What causes aurora borealis? The science behind the otherworldly light show
Everything you need to know, including the best time and place to see the Northern Lights.
Auroras hover over our skies with tantalizing displays of light and color that seem otherworldly. But the real science behind the Northern Lights is as fantastic as the fantasy.
So here’s the science behind this natural phenomenon so you’ll have the best chance of seeing these breathtaking light displays.
What are auroras?
Auroras are colorful light displays in the sky caused by the coupling of the Sun’s violent discharges and Earth’s atmosphere.
Perhaps the most famous aurora is the Northern Lights, also known as aurora borealis. The Northern Lights shine across northern latitudes and can be typically seen in Northern Canada, Alaska, Northern Europe, and Russia.
However, the Northern Lights aren’t the only cosmic fireworks show. If you are in the southern hemisphere close to the South Pole, you might catch sight of its sister aurora, the aurora australis, or the Southern Lights.
Other planets experience auroras as well. Within our solar system, Jupiter, Saturn, Uranus, and Neptune also experience auroras, while aurora-like phenomena created by slightly different forces have been spotted on Mars.
What causes auroras?
When the Sun emits charged particles in the form of solar wind into space, some of them make their way towards our planet. As they go through Earth’s magnetic field, they get funneled into the planet’s atmosphere through the northern and southern poles.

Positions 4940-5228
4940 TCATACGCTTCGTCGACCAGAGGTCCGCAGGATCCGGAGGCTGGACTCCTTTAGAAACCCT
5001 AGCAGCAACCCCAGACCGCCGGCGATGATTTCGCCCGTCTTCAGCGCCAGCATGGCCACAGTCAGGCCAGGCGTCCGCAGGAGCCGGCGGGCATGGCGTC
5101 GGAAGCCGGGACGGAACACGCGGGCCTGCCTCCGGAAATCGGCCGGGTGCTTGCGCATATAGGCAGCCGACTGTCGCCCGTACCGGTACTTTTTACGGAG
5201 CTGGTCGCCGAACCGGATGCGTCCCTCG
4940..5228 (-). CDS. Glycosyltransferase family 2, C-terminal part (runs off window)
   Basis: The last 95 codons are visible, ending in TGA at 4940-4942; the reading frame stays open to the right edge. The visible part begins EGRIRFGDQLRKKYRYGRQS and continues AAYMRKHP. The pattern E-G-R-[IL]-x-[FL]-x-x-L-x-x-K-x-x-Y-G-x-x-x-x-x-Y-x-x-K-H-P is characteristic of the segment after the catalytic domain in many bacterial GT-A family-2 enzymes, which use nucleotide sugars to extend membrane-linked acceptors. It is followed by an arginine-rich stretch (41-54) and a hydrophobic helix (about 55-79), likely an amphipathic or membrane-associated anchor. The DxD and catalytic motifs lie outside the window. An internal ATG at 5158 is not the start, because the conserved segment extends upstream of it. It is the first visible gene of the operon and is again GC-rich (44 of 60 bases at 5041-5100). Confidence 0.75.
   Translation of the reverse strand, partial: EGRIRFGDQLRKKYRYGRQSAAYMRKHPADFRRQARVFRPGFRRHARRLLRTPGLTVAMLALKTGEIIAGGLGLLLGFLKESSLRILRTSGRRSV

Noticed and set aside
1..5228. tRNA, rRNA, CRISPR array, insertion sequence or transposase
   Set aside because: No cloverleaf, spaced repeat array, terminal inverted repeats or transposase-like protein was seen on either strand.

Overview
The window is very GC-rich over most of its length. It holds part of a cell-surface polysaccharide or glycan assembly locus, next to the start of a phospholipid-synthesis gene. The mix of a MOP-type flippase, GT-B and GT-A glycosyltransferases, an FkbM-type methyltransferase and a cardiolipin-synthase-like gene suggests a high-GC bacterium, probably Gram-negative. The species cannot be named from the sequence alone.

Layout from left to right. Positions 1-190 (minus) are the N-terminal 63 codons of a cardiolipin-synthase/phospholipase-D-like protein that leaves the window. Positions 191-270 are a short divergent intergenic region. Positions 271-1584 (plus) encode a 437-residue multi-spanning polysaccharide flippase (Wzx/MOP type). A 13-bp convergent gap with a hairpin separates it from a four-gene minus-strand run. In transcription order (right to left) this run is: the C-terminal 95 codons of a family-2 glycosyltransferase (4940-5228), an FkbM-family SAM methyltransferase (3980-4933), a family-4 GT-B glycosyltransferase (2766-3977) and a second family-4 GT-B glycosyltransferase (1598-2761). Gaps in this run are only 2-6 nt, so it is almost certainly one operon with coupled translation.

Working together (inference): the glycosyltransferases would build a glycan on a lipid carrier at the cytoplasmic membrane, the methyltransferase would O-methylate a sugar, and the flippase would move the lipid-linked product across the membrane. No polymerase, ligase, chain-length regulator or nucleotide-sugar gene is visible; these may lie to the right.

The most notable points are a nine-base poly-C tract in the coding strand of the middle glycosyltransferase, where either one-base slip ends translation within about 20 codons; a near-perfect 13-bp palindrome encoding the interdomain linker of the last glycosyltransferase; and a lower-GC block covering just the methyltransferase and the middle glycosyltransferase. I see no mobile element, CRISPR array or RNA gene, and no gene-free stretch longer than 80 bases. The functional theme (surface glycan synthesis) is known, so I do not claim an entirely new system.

Once they enter Earth’s atmosphere, the particles excite oxygen and nitrogen atoms in Earth’s ionized upper atmosphere, which causes them to light up in these varying, beautiful colors.
When is the best time to see aurora?
The month of March typically experiences enhanced space weather conditions, with increased geomagnetic activity in the spring and autumn seasons.
The reason? Earth tilts away from the Sun during winter and toward the Sun during summer. Earth's axis tilts by 23.5 degrees, but during the equinoxes — the beginning of the spring and fall seasons — the Earth is perpendicular to the Sun.
During the spring equinox, which falls on March 20, the Earth is almost upright toward the Sun. As a result, the Sun’s particles have a better chance of reaching the Earth during that time.
Earlier this month, aurora sightings were reported in Canada and Scotland.
However, the intensity and frequency of the aurora largely depend on the activity of the Sun, which is controlled by its solar cycle. The Sun’s magnetic field goes through a periodic cycle in which the south and north poles essentially switch spots, taking another 11 years or so for them to switch back.
It is still difficult to predict space weather, and anticipate when the Sun flares up with solar activity, but things generally start to heat up midway through the solar cycle. The new solar cycle, cycle 25, began in December 2019.
Although the aurora itself is not harmful to Earth, the Sun can create intense solar storms that can disrupt our communication infrastructure and power grids.
Where can you see auroras?
Auroras can be seen from both the southern and northern hemispheres, preferably somewhere with a higher vantage point and low light pollution.
Some of the more famous places where people flock to see auroras every year are Iceland, Norway, Canada, Alaska, Greenland, Finland, New Zealand, and Sweden. They’re rare — but not unheard of — in the continental United States under the right conditions.
You can visit the National Oceanic and Atmospheric Administration’s Space Weather Prediction Center where they run an aurora forecast to know your chances of catching these stunning lights.